Where Your Favorite Foods Come From: Part Two

If you missed Where Your Favorite Foods Come From: Part One, click on the title to read it. And for the rest of your favorite foods? Read on.

Pepperoni Pizza

Well it’s from Italy, right? After all, it’s pizza. So, yes, and no. It turns out the pizza we have been shoveling into our mouths since we first could, isn’t true Italian. Let me explain. While pepperoni pizza is routed in Italian cooking, it’s simply not traditional Italian. Someone must have crossed wires at some point during history because if you order a pepperoni pizza in Italy, you will get a pizza covered in green peppers. Yup. So technically, it’s Italian, but our version of pepperoni pizza is much more American.

Macaroni and Cheese

There are a few tales about how this dish became what it is today, and where it originally comes from but most would agree that president Jefferson had a lot to do with it. Apparently when Jefferson came back from Italy, he brought back a pasta machine with him. His daughter, Mary Randolph, became hostess of the house after the passing of Jefferson’s wife. It’s Mary that is credited with the first of mac and cheese, when she served macaroni with parmesan cheese, which was later replaced with cheddar cheese. Well that is the story, some think that he got the recipe when he was over there and that’s why the dish was served.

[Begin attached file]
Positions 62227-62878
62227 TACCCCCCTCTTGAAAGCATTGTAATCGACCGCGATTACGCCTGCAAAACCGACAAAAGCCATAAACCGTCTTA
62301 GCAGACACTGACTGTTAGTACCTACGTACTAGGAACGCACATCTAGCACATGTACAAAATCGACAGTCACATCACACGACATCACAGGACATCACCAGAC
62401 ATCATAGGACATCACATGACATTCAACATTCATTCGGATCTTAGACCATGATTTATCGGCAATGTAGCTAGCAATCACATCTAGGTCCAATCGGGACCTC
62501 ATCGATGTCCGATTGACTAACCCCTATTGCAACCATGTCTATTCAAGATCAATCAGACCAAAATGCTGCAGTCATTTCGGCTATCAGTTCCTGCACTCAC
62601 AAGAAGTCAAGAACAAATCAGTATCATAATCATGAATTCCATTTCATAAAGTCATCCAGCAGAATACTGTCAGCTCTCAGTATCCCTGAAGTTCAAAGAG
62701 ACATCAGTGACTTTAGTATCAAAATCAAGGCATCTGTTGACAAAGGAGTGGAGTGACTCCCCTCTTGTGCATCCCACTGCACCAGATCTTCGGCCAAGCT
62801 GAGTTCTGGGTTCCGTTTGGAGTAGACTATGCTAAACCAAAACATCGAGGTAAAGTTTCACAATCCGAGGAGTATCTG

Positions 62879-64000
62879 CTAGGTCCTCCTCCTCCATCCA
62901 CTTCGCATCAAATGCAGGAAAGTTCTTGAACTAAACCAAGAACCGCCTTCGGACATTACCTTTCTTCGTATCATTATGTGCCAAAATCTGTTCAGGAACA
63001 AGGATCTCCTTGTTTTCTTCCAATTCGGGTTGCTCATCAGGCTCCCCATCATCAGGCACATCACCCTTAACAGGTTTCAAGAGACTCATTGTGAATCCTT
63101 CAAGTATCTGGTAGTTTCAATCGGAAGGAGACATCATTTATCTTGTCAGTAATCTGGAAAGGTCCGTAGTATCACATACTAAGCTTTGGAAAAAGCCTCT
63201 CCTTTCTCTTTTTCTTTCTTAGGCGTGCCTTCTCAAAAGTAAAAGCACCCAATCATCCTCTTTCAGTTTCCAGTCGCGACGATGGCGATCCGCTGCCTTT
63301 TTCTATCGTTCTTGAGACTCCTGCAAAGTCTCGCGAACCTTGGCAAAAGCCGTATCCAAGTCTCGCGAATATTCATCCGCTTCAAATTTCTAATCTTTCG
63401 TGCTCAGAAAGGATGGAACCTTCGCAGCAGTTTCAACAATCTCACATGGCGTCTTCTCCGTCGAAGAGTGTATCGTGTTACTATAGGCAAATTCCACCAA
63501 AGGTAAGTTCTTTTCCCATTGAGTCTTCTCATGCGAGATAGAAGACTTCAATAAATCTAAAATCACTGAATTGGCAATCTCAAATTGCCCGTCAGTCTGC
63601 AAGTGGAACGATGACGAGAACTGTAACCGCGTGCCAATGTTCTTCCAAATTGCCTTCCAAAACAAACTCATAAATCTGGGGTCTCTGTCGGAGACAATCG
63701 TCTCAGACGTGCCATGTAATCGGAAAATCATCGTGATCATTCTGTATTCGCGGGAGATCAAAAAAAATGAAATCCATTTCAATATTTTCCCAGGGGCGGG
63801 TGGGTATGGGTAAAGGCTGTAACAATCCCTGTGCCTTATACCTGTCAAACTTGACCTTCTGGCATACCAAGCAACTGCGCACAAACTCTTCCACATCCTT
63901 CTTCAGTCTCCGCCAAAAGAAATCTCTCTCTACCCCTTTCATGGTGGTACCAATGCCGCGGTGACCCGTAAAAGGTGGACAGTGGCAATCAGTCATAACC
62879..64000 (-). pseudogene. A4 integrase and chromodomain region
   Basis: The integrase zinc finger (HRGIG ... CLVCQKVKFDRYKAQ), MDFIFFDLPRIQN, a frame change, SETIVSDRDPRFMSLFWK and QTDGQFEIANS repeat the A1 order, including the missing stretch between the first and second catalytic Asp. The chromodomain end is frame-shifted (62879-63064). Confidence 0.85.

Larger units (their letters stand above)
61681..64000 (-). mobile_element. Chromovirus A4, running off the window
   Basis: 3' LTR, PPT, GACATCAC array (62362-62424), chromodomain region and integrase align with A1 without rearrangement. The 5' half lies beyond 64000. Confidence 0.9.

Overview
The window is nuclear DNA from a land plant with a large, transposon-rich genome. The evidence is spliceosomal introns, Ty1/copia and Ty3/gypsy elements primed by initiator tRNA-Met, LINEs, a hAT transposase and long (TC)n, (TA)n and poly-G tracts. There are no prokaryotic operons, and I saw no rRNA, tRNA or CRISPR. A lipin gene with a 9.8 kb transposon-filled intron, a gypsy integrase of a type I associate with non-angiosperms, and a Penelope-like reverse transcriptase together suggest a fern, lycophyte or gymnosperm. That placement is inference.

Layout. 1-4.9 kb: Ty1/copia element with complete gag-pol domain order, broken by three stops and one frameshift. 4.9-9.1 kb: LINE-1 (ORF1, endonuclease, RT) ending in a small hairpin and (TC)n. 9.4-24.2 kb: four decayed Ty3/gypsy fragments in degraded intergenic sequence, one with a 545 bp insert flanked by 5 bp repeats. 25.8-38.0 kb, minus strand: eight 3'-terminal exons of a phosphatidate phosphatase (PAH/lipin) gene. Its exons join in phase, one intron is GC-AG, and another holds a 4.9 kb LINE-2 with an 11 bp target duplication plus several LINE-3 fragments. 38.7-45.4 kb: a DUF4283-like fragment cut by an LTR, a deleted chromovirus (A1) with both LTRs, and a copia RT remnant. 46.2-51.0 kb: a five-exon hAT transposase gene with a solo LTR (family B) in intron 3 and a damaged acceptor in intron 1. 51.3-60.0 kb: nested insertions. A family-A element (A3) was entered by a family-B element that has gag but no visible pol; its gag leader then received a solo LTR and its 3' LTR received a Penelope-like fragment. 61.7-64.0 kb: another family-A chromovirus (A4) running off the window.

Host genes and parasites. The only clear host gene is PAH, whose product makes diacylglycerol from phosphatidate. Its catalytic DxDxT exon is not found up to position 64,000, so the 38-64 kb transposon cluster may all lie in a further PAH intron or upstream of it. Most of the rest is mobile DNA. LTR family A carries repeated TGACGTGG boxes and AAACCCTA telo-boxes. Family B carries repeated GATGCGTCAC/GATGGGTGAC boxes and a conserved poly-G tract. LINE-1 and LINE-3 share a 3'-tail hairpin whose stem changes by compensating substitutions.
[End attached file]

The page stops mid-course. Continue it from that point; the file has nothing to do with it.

The story out there is in fact the story you will hear again and again about where casseroles came from. It turns out the come from New Hampshire, kinda. The story goes like this: “In 1866, Elmire Jolicoeur, a French Canadian immigrant, invented the precursor of the modern casserole in Berlin, New Hampshire.” A Kentucky newspaper referenced Elmire Jolicoeur and the opening of a new restaurant, presumably to serve casseroles.  A piece by Langdon Reid in a Staunton, Virginia, newspaper says: “History tells us that a French Canadian immigrant Elmire Jolicour is credited with inventing the casserole, this wonderful dish of culinary breakthrough, in Berlin, New Hampshire, in 1866.” He continues, “I’m pretty sure, to date, this is the biggest contribution to the States that New Hampshire has produced!” People of course have their doubts but, who doesn’t these days.


This delicious dessert originates from Ancient Greece. Did you have any idea? The earliest mention of cheesecake comes from the Greek physician Aegimus, who wrote a book about the art of making cheesecake. The cheesecake was not always sweet, or even of good flavor. Around the 18th century, cheesecake evolved closer to its modern recipe when they removed yeast and added beaten eggs instead. 19th century cheesecakes were made with cheese curd and fresh butter and even one version was thickened with blanched almonds, eggs and cream, and the cakes may have included currants, brandy, raisin wine, nutmeg and orange flower water. The newer, unbaked version of cheesecakes though were thought up in the United States. 

What is your favorite food? Personally, a daily intake of pasta would be perfect for me, if not the healthiest.